Not all forms are created equal. A badly designed form can be the difference between an impression and a final sale. And we all know it, too. We’ve all come across those signup forms or checkout processes that just make us say “Ugh!” or “Why are they asking me for this?” These forms were all designed poorly with only the form owner in mind, and did not consider us, the user. They alienated us by creating unnecessary burdens that might’ve caused us to abandon the form. In the end, a form’s success rate rested solely on our motivation levels in getting signed up or purchasing the product(s). But it doesn’t need to be this way.
By designing a better form, you can actually increase signups or sales. It works by basically “lowering the bar” for all users, so that even those with lower motivation can breeze through a form and complete that signup or sale. In the marketing world, we call that signup or sale a “conversion,” and the process of “lowering a bar” is called “conversion optimization.”
Here are five guidelines to follow when building a form. All of these will help optimize conversions, which in the end will make both form owners AND users happy.
This is by far the most important thing you can do for improving form conversion rates. Every question you ask on a form creates tension or “friction” for the user. The more questions you ask, the more friction these users feel, and the less likely they’ll commit to finishing the form. By keeping a form short and sweet, you help keep the bar low.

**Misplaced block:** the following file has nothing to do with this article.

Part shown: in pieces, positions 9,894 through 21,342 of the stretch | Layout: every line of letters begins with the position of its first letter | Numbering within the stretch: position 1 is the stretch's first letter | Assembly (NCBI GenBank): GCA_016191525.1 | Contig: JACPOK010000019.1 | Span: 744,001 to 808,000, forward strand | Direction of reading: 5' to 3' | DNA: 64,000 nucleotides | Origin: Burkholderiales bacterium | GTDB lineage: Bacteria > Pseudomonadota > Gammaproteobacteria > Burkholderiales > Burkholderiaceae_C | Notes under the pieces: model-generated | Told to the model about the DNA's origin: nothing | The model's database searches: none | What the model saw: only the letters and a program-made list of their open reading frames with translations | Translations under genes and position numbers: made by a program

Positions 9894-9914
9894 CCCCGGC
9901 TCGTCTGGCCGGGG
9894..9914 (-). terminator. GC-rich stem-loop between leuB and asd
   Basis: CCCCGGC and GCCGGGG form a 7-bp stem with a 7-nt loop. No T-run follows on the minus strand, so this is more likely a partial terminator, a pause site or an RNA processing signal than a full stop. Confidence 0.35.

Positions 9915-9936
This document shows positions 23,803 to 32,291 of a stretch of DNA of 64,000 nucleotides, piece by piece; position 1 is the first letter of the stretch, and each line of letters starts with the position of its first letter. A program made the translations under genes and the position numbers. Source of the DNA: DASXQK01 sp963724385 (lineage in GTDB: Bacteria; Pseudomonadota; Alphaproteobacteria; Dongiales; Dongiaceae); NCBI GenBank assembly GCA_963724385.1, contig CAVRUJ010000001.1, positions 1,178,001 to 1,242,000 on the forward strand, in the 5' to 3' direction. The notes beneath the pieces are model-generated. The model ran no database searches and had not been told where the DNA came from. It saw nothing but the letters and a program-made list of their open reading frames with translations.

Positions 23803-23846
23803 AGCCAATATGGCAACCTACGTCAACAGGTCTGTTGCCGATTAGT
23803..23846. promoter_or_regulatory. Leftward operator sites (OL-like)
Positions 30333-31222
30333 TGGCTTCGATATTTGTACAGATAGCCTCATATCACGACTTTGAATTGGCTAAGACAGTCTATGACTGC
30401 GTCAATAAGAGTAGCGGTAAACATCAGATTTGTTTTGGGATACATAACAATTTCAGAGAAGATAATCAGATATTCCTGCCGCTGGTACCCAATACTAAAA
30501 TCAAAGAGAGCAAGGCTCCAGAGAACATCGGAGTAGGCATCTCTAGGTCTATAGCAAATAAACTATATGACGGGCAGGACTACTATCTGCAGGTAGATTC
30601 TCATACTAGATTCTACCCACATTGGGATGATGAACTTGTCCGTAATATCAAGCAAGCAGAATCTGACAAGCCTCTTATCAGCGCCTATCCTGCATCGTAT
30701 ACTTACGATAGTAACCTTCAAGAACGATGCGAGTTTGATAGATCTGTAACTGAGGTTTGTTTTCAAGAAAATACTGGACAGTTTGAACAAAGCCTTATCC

Here are a few tips on how to keep your form concise:
1. Essentials Only – For every question or field, you should ask yourself, “Do I need this?” If the answer is, “No” or “Not really, but it’s very nice to have,” then drop it. What’s more important? Getting that specific piece of information, or the final sale?
2. No Profile Information – Some forms ask for “profile information,” such as name, address, sex, etc. Many times this is to complete or update a user profile for demographic purposes. But unless this information is required to make a transaction, don’t ask for it. Let users login to your site to complete this info, or send out a separate form that is optional to complete.
3. Split Forms into Sections – Humans can digest more information if it’s split into groups or sections. So similarly, they can complete a form better if fields are grouped together into sections or split amongst a few pages. However, this is not an excuse to add more fields! This is a last resort to breakup a form that requires many fields. Sections are an optional feature for Formstack forms.
Being clear on a form is often an overlooked aspect. Essentially it means not to be vague or misleading on the form. This comes into play often with Surveys that can have open ended questions. When asking a question on a form, don’t use internal company language or terms, and always go with a basic or “dumbed-down” phrasing. Don’t make your users over-think your questions.
Also, using explanatory or supporting text to help explain a field is always a good idea. This helps remove doubt or indecisiveness in a user’s mind. Formstack fields come with the option of Supporting Text, which will help keep you form fields clear.